The Best Insoles for Anterior Knee Pain and Patellar Dysfunction
The knees are complex joints that play a central role in our ability to exercise, labor, and perform routine activities. With so much repetitive use, there’s no wonder knee injuries and knee pain are common. Knees have many functions, including stabilization, maintaining balance, weight-bearing, and the overall task of enabling the successful bending and rotation required for most of us to go about our daily lives. When you’re suffering from knee pain, however, normal activities like running, climbing and descending stairs, or movements required for work or recreation, can be difficult and uncomfortable. Though there are a variety of reasons for knee pain, one common cause to look out for is Patella Tracking Dysfunction, also known as Patellofemoral Syndrome.
What is Patellofemoral Syndrome?
Patellofemoral Syndrome is a condition in which the patella, or knee cap, shifts during the bending and straightening of the leg. The patella is meant to glide smoothly along a groove in the femur called the trochlea, and, in fact, there are many components in the knee that help to keep it tracking properly. Problems with any of these components can lead to a “tracking” dysfunction, which causes friction and therefore pain. The pain associated with Patellofemoral Syndrome is “anterior knee pain” because––as the name suggests––it is felt in the front of the knee, or in the patella region.
Patellofemoral Pain Syndrome Explained
Anatomy of The Knee and Patella Region
The patella is an almost diamond-shaped bone at the front of the knee that acts as a “cap,” protecting the inner workings of the knee joint. This includes the ends of the femur (thigh bone) and tibia (shin bone), along with tendons, ligaments, cartilage, and other soft tissue. Cartilage lines the underside of the patella, helping it glide smoothly along the trochlear groove located on the end of the femur. The tendons and ligaments help to stabilize the patella and keep it in its proper place.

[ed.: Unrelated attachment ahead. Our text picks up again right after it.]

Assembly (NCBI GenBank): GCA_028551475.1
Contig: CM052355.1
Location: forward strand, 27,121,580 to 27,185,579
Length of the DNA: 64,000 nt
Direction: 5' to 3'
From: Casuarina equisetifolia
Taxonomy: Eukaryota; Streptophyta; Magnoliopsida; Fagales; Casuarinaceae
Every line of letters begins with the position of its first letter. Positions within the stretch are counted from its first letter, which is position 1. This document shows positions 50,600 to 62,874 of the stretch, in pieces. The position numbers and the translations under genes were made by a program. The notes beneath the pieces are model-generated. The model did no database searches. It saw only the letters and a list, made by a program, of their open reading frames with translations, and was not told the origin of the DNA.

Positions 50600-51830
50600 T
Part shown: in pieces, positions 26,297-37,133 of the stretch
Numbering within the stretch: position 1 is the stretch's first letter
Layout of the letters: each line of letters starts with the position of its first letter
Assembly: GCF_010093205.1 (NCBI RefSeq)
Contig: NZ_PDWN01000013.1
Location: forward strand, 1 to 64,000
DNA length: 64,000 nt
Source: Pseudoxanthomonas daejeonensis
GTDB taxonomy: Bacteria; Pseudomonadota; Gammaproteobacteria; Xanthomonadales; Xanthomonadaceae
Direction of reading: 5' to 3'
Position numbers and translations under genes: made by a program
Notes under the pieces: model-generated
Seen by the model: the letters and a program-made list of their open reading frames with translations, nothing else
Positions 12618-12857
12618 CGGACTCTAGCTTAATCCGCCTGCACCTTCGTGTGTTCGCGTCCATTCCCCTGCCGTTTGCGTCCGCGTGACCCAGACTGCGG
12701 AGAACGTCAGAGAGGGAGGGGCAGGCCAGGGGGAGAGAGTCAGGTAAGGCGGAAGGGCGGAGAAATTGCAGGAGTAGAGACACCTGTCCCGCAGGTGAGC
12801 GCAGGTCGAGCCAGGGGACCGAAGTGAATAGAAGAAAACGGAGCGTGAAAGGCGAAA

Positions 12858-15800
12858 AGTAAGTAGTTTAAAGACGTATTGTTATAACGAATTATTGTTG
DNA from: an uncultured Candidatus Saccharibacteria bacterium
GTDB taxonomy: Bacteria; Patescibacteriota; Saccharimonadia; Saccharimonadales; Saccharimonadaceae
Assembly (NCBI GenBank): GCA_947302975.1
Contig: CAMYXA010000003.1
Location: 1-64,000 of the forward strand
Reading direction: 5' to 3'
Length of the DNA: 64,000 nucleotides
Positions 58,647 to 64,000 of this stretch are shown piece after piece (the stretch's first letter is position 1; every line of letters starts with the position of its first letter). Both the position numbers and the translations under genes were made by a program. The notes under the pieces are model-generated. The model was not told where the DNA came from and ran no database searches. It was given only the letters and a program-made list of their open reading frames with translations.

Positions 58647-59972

Symptoms of Patella Femoral Syndrome
Pain is the most commonly reported symptom of Patellofemoral Syndrome; however, it’s important to note the type and location of the pain, as well as when it improves or worsens. Some signs the pain may be a result of Patellofemoral Syndrome are as follows:
- The pain is a dull ache and is localized under, in front of, or around the knee cap
- The pain is worse with exercise that requires frequent bending and straightening of the knee
- The pain is worse sitting with bent knees for a prolonged period of time
- There is clicking, popping, or grinding of the kneecap
- The onset of the pain occurred after a change in frequency or intensity of physical activity, such as a sudden change in an exercise routine
- In severe cases, the knee cap may be dislocated resulting in extreme pain and swelling
Diagnosing Patellofemoral Syndrome
Diagnosising Patellofemoral disorder is done by exclusion more than by specific testing. Your physcian may order x-rays or an MRI but these are often not needed and may not provide any valuable information needed to diagnoose other than to rule out intra-articular pathology.
Diagnostic criteria for Patellofomeral pain syndrome includes:
- Pain behind the knee cap or around the knee cap AND
- Reproduction of symptoms with squatting, stairs, prolonged sitting, and other activities with the knee joint loaded
- Exclusions of other coniditions that may cause anterior knee pain
Do Orthotics Help with Anterior Knee Pain
Depending on the cause of your anterior knee pain, orthotics could be all you need to eradicate your symptoms. For optimal knee function and the appropriate positioning of the patella during movement, it is important to maintain healthy hip and leg alignment, which will also prevent prolonged pronation. In turn, proper alignment of the foot and ankle helps to correct overall alignment and has a positive impact on knee health. Although pronation is normal––it is the inward rolling movement of your foot as you step down, and an important motion for absorbing shock (and protecting the knee!)––over-pronation or prolonged pronation, which can be caused by injuries and biomechanical issues, can impede the normal patellofemoral range of movement. Orthotics support the arch of the foot, keeping the whole leg in alignment and therefore preventing patella tracking dysfunction and relieving pain.
What to Look for in an Orthotic for Anterior Knee Pain